The lineup for the SBCPC 2020 was announced and a pattern or statement is being made that are in the same pattern of the rise in theological liberalism in the Southern Baptist Church. The entire lineup can be viewed here. The first eyebrow to be raised is Hosanna Wong. According to the bio on her website, she is an:
Author, Bible-Teacher, and Spoken Word Artist, sharing captivating stories of a powerful God with churches, conferences, prisons, & other events around the country year-round.
Her sermons & spoken word pieces are rooted in her upbringing on the streets of San Francisco, her first-hand experiences with loss, hope, & redemption, & her innermost desires to see lives healed and restored by the power of Jesus.
She’s a product of marrying a pastor and becoming a pastor, as is common in Pentecostal churches. She is a pastor being invited to speak at a Pastors Conference. She’s a special guest, not a speaker. It is implied that her performance will be a spoken word. But spoken word is like comedy without laughs. It’s singing without any vocal inflections, maybe there’s a beat, so even lazier rap music than what’s played on the radio. It’s poetry for people who can’t write poetry. This is to say, she will be preaching to men in an SBC event under the guise of “spoken word.” Spoken word is her style of preaching. It quite literally says as much on her website under sermons that her sermons use “spoken word.” So because she’s a pastor who does spoken word the distinction between the two speaking forms is meaningless, unlike if it would be if she were not ordained by a different denomination. Her presence, at the very least, endorses her profession.
A little history lesson is needed here. The Southern Baptist Convention went to great lengths to fight egalitarianism in its ranks. The Council of Biblical Manhood and Womanhood was formed to preserve complementarianism. The BFM2000 codifies complementarianism in the doctrine of the church. And yet the Southern Baptist Convention cannot escape this battle. Egalitarianism gains a foothold with the use of terms like soft complementarianism. It has a solid foothold since Beth Moore is promoted by the elites at the top. So how are we supposed to view this speaker booking other than an affront to complementarianism?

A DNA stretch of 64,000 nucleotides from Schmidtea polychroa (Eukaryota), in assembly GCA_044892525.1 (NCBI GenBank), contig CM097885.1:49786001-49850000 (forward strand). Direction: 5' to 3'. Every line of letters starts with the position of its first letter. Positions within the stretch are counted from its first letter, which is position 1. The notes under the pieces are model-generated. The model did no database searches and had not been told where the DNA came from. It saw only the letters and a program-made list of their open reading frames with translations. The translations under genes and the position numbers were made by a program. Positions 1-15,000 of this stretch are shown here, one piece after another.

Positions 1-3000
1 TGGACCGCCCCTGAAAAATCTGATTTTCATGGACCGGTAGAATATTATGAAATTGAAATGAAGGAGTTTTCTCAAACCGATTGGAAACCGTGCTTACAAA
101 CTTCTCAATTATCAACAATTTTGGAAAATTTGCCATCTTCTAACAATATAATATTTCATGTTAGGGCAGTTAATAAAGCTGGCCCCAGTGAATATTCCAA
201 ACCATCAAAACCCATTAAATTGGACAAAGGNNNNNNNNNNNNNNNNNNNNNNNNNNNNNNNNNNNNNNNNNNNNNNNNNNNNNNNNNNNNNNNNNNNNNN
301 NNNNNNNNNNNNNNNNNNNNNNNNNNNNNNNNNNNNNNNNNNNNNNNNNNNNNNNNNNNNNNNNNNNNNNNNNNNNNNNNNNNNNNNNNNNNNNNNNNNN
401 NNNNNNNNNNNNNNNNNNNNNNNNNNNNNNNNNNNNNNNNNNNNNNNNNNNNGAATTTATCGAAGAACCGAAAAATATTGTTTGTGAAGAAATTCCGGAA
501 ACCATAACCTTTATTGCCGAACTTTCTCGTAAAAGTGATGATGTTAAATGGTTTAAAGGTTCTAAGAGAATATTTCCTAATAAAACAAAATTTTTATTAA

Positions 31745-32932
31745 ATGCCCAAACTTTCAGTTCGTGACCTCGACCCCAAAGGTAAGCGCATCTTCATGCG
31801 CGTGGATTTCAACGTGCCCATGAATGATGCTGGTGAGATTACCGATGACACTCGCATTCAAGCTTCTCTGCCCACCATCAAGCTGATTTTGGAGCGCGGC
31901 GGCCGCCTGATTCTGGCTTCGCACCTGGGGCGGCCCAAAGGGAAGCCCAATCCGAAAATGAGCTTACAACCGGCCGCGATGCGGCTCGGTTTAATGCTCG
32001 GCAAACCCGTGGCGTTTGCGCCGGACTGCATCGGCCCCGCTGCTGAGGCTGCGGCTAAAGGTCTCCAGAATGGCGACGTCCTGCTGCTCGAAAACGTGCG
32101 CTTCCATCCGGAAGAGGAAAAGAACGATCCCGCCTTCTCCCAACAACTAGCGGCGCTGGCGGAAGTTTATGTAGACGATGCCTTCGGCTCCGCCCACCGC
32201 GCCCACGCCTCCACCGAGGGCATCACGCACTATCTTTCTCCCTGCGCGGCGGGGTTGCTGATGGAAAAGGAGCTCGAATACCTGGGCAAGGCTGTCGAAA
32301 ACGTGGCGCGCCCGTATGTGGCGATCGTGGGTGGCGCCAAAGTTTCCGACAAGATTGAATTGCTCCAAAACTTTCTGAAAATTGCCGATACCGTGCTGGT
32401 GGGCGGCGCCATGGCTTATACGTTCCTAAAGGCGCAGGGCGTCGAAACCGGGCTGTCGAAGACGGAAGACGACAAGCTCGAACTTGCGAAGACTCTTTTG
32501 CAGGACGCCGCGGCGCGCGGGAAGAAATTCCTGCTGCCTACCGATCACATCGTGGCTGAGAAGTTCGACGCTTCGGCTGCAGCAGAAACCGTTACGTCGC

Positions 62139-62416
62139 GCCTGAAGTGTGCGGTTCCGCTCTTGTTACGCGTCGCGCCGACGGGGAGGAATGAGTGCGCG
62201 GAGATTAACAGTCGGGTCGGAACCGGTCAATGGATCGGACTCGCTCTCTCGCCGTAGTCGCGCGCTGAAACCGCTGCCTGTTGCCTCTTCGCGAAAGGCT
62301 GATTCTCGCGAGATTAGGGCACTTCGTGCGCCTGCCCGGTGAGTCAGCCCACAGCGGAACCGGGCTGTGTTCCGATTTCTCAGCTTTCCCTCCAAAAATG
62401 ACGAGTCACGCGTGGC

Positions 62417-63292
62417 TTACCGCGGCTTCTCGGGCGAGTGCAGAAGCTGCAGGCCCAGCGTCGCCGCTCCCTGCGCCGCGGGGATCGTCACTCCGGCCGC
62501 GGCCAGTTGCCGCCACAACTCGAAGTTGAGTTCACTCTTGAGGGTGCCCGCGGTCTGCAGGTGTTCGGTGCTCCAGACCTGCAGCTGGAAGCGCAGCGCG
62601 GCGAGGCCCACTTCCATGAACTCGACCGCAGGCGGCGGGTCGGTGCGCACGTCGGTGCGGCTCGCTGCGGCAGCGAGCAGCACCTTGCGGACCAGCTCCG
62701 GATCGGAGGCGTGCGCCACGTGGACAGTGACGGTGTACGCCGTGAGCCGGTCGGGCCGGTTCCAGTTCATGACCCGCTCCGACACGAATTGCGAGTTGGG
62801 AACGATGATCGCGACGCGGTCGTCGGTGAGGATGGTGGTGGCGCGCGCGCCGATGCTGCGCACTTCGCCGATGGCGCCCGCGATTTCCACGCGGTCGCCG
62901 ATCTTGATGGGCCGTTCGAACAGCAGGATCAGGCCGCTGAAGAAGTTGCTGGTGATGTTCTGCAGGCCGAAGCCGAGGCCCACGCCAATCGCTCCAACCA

She is not a Baptist. So why is she at a Baptist conference. It’s not an ecumenical event; it’s a strictly denominational event. Other non-Baptists are present. This would include Wayne Cordeiro, pastor of a Pentecostal spinoff founded by “faith-healer” Aimee McPherson, a female pastor. Then there’s David Hughes who is had a risqué storm trooper dance at his megachurch and his megachurch is affiliated with Hillsong through television partnership. It’s worth noting that Brian Houston of Hillsong is an egalitarian false teacher, and even Al Mohler has condemned Hillsong.
The reaction on social media to the lineup was so great, that the higher ups in the SBC actually issued a response. David Uth, President of the Pastors Conference went to Baptist Press, the SBC media arm to respond to concerns by not responding to the actual concerns.
All preachers and presenters were chosen after prayer with God’s guidance, with the intention of edifying and encouraging pastors, Uth said. None of the speakers or performers are intended to cause confusion or create dissension, he said.
He goes on to suggest that the opposing voices may endanger Wong, as though we are violent.
Uth’s staff is monitoring social media to determine whether sentiments are voiced that would endanger Wong for participating, he told BP.
“If we sense that it is going to be an environment that’s not going to be helpful to her,” Uth said, “or it’s going to be in some way hurtful, I would not risk that for anything. She is a precious lady. She and her husband do a great work in San Francisco.”
Judging by the guest list, of which Wong is not the only problem, the prayerful consideration seems lacking. It’s one thing to include members of other denominations to speak, it’s another to include those who actively oppose the BFM2000. The concerns raised on social media by Tom Ascol, Michelle Leslie, and many others are about how this is a statement meant to signal the denomination’s slide back into the days prior to its own reformation. The road to apostasy has long been paved with egalitarianism. Furthermore, the response issued by Uth via Baptist Press overlooked and trivialized these concerns of the other speakers as merely not being SBC.
It appears that we cannot trust Uth to do the right thing with the $100000 allocated for this event, nor is there an adequate means of accountability should he pack this event with those of questionable theological background.
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